He never thought he’d become a duke, or that the secrets of his past will cost him his greatest love…
Raphe Matthews hasn’t stepped foot in polite circles since a tragedy left his once-noble family impoverished and in debt. The bare-knuckle boxer has spent the last fifteen years eking out an existence for himself and his two sisters. But when a stunning reversal of fortunes lands Raphe the title of Duke of Huntley, he’s determined to make a go of becoming a proper lord, but he’ll need a little help and his captivating neighbor might be just the woman for the job…
After her sister’s scandalous match, Lady Gabriella knows the ton’s eyes are on her. Agreeing to tutor the brutish new duke can only lead to ruin. Although she tries to control her irresistible attraction to Raphe, every day she spends with him only deepens her realization that this may be the one man she cannot do without. And as scandal threatens to envelope them both, she must decide if she can risk everything for love with a most unlikely duke.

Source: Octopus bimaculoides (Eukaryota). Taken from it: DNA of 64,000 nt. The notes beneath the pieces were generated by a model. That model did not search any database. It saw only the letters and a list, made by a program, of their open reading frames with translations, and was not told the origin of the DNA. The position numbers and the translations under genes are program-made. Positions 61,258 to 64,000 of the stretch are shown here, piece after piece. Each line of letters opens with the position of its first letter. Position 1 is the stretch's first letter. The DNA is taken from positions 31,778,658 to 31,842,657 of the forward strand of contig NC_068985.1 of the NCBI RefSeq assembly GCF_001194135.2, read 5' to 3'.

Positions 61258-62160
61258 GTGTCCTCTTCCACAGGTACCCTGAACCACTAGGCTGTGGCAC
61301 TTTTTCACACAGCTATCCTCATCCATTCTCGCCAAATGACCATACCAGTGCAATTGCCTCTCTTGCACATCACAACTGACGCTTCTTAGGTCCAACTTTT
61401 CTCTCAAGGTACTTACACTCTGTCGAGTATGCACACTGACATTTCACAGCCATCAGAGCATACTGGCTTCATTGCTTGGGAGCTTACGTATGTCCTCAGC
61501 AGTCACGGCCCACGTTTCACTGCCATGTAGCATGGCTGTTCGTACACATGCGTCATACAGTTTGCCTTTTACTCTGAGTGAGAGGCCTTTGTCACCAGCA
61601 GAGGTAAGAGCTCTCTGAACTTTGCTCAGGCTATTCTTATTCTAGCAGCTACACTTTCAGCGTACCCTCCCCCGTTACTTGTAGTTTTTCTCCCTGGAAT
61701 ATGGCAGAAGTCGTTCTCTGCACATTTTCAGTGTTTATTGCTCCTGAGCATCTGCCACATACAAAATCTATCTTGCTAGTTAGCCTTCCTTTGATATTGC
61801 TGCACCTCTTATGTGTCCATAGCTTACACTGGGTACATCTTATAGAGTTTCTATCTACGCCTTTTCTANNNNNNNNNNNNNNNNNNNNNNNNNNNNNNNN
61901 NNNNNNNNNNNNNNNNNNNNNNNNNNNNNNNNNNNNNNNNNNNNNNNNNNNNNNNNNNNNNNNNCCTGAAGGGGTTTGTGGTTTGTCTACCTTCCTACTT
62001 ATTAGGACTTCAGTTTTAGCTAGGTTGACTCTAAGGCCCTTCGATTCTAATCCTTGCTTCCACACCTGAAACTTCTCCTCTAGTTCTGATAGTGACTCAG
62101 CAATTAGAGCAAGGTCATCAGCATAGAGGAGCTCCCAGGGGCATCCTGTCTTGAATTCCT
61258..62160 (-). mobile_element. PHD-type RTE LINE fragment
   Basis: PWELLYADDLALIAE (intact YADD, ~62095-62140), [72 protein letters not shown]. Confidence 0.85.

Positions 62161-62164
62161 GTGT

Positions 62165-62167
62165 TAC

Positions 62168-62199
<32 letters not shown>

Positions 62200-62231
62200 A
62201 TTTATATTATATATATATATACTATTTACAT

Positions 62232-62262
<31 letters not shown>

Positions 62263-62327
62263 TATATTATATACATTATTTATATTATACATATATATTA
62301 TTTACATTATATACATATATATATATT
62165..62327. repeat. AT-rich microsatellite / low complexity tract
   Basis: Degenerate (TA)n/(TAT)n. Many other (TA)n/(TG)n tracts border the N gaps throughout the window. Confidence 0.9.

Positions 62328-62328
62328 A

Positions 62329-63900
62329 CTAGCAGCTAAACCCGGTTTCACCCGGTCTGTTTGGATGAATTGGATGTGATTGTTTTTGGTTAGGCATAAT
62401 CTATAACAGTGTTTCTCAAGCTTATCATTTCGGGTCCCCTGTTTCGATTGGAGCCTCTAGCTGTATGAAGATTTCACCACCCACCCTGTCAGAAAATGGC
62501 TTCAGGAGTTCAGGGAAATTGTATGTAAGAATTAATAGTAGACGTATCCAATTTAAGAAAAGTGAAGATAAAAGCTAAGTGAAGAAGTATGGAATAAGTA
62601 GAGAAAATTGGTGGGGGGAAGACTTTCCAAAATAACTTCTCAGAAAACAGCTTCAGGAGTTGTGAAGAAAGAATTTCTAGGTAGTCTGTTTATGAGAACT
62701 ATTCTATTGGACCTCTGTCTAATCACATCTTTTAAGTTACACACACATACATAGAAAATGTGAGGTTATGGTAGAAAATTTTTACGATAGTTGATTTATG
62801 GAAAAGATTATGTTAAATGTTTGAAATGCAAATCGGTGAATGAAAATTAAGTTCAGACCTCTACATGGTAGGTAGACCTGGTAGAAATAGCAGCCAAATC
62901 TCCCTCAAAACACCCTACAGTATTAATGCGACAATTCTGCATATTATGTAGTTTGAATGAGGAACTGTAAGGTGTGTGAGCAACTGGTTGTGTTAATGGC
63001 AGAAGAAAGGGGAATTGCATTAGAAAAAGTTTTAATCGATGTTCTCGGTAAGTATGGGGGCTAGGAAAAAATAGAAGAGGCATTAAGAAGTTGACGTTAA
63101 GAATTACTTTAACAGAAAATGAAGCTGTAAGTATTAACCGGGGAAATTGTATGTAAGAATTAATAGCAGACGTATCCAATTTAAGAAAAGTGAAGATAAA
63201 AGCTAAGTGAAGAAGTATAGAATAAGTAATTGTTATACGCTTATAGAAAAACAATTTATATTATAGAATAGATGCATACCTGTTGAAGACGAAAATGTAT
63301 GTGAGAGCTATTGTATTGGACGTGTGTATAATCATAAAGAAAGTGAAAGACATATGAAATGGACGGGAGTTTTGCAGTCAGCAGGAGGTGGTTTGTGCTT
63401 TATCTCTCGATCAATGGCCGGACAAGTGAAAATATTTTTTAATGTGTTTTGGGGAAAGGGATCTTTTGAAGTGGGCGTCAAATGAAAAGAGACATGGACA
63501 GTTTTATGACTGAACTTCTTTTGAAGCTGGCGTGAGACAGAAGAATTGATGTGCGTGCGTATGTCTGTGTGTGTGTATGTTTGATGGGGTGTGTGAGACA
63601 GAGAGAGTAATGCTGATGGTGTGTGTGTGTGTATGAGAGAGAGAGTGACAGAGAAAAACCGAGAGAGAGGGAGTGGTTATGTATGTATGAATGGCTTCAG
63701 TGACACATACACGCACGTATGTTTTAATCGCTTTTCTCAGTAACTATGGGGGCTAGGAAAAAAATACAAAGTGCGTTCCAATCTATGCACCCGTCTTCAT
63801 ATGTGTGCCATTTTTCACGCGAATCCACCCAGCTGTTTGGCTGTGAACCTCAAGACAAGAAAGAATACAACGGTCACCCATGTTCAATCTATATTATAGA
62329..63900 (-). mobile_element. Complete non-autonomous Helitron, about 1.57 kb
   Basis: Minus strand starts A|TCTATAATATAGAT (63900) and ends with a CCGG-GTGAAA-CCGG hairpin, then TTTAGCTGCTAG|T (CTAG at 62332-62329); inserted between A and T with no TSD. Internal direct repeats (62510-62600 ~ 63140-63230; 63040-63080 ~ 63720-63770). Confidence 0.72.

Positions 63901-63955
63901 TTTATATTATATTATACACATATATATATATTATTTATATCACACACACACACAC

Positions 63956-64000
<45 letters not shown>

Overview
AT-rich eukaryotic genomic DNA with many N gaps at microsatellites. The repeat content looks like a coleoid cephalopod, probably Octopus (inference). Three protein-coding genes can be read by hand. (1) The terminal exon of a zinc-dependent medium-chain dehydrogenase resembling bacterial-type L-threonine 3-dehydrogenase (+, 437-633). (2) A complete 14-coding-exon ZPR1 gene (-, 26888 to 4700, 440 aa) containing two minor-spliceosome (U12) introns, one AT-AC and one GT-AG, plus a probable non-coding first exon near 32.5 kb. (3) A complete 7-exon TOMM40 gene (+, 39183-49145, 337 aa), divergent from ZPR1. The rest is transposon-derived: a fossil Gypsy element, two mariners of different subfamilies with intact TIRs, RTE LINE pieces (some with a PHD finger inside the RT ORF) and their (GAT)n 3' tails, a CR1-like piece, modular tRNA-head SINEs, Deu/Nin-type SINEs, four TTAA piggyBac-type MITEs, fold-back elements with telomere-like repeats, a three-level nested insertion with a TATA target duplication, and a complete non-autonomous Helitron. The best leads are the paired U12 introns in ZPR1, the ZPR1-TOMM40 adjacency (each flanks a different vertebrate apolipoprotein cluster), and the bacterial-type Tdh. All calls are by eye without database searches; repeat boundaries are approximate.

Raphe definitely is the most unlikely Duke, and man, oh, man did I crush on him. He understands the scrutiny of the ton, and he’s prepared to deal with it. He doesn’t back down from anyone, but the best part is, he’s not defiant. He makes an effort- he and his sisters- to fit into their new roles, which aren’t entirely new since their mother had been a viscountess. They hadn’t played the part of an aristocrat since they were very young – thanks to their mother’s abandonment and their father’s suicide – but they were ready to try again so they could have a better life.
Gabrielle knows a lot about not fitting in. She’s an aristocrat, but until her sister ran off with a common businessman, she’d never been forced to play the part, at least not entirely. When her parents turned to her to revive the family’s reputation, she did her best to honor their wishes, but then she met Raphe. She can be herself around him without being judged, and that freedom is something she missed and can’t let go of when she gets another taste.